Stephen Bruton (designer)
born Australia 1971
Lacetex vest and trousers 1994 (detail)
latex, polypropylene, plastic, metal
(a) 52.0 cm (centre back); 37.0 cm (waist, flat) (vest)
(b) 103.0 cm (outer leg); 42.5 cm (waist, flat) (trousers)
The use of the safety pin in punkwear stems from the poverty and want of simple commodities of that generation; punks paraded their lack of jewellery by adopting safety pins and chains instead. However, one aspect of their dress that was somewhat easier to come by was black clothing. Black material has only been possible to obtain cheaply and easily since the refinement of synthetic dyes in the last century. Before then, creating and processing a black dye was a difficult task, as unlike other colours, black dye is not found in a natural state. A black dye was created by a process of overdyeing which often resulted in a blue-black. These were also unstable dyes, and until the 1850s garments made from fabric dyed in this way would spoil in wet and also hot weather, often resulting in dyeing the wearer black and giving off unpleasant odours. The lengthy dyeing process required at this time to create the dark coloured clothing also caused attire made from black fabrics to be expensive to buy.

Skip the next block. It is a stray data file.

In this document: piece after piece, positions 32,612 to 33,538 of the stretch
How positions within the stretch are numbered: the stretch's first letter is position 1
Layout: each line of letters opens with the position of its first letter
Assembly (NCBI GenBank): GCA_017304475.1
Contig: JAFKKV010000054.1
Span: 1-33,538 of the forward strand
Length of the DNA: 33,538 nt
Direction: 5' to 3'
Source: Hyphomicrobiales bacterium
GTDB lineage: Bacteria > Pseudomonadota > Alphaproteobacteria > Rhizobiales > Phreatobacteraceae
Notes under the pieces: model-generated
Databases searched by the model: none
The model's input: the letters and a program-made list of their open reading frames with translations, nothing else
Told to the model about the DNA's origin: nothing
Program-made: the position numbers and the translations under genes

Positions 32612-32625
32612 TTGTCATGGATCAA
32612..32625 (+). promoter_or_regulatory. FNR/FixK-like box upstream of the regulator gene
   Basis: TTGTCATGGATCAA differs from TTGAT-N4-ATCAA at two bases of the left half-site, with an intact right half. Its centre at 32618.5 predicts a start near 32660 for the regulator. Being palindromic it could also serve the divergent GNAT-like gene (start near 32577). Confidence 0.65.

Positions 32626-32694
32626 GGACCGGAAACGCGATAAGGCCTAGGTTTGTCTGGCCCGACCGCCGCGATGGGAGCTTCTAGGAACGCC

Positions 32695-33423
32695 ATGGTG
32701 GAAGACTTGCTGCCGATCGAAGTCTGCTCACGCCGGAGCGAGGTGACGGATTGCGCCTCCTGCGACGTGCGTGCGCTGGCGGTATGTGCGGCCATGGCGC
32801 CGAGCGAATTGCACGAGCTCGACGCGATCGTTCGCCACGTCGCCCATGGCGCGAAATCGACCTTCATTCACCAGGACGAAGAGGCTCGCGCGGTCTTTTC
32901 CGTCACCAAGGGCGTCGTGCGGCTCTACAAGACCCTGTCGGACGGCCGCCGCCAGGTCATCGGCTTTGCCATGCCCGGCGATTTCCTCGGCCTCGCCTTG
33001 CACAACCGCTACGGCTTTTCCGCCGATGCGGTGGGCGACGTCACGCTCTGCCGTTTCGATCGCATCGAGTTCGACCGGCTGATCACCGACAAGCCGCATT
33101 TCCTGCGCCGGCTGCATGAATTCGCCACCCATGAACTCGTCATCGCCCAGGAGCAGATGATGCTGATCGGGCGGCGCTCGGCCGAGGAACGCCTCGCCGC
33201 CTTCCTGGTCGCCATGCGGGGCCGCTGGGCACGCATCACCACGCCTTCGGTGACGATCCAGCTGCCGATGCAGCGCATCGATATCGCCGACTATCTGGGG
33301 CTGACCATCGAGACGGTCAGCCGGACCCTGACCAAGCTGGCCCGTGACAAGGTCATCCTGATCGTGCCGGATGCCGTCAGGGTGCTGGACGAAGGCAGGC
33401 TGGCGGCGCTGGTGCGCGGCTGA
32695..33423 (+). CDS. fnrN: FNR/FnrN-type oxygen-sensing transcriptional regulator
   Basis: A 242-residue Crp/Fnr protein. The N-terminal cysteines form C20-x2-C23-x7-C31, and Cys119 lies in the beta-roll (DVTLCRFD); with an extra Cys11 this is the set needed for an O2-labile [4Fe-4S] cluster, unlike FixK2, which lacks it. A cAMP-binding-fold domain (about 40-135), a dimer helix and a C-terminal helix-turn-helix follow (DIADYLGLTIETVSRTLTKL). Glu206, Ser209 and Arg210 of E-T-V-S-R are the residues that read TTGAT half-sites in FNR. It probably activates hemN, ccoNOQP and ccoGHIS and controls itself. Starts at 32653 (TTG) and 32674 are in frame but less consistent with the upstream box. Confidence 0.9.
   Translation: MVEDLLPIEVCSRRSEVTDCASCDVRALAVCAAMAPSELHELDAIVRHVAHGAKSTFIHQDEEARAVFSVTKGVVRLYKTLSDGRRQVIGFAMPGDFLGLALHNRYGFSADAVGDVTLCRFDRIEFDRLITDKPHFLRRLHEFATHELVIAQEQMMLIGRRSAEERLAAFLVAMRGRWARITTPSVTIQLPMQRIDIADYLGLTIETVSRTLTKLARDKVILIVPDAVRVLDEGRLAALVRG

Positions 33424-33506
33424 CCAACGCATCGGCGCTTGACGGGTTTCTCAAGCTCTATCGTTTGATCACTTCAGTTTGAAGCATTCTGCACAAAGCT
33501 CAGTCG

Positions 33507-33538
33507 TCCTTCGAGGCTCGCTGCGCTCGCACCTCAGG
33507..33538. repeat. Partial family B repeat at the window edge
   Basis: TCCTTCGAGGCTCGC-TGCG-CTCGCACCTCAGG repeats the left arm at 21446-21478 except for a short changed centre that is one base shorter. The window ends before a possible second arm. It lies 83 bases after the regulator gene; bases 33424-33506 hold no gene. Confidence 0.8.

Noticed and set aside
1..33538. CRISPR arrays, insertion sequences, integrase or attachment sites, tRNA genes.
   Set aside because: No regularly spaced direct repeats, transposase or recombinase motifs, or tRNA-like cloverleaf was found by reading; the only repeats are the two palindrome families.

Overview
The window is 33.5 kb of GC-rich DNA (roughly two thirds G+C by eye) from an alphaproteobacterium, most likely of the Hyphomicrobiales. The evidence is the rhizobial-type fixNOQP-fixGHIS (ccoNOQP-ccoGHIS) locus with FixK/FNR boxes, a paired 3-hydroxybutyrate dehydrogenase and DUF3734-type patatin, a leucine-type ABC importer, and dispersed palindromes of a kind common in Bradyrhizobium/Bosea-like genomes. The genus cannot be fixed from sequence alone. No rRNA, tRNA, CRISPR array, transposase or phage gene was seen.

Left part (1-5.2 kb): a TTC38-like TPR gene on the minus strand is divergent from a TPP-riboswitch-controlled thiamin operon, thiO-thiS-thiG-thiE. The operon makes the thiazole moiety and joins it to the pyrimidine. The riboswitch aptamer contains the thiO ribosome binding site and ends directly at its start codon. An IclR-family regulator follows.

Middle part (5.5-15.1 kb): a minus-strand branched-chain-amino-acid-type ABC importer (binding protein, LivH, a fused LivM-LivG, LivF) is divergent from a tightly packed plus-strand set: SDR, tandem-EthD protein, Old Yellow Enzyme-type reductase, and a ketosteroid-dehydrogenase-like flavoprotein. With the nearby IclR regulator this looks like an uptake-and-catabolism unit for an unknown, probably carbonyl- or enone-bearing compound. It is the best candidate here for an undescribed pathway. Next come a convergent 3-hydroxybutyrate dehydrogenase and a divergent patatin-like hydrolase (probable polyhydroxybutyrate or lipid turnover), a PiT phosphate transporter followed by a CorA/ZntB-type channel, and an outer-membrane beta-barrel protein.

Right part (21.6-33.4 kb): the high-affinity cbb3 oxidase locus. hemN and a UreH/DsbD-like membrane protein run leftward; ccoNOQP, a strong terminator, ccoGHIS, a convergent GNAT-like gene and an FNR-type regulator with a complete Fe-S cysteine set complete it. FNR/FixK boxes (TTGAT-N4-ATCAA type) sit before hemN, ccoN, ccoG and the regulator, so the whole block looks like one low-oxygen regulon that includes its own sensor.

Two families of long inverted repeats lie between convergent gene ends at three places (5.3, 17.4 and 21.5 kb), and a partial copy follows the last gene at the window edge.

Black: the designers’ choice
Black has been and will remain an iconic and classic colour in fashion design, as it is reflected by the choices made by the designers themselves. Christian Dior described his feelings about black as ‘the most popular and the most convenient and the most elegant of all colours. And I say colour on purpose, because black may be sometimes just as striking as a colour’.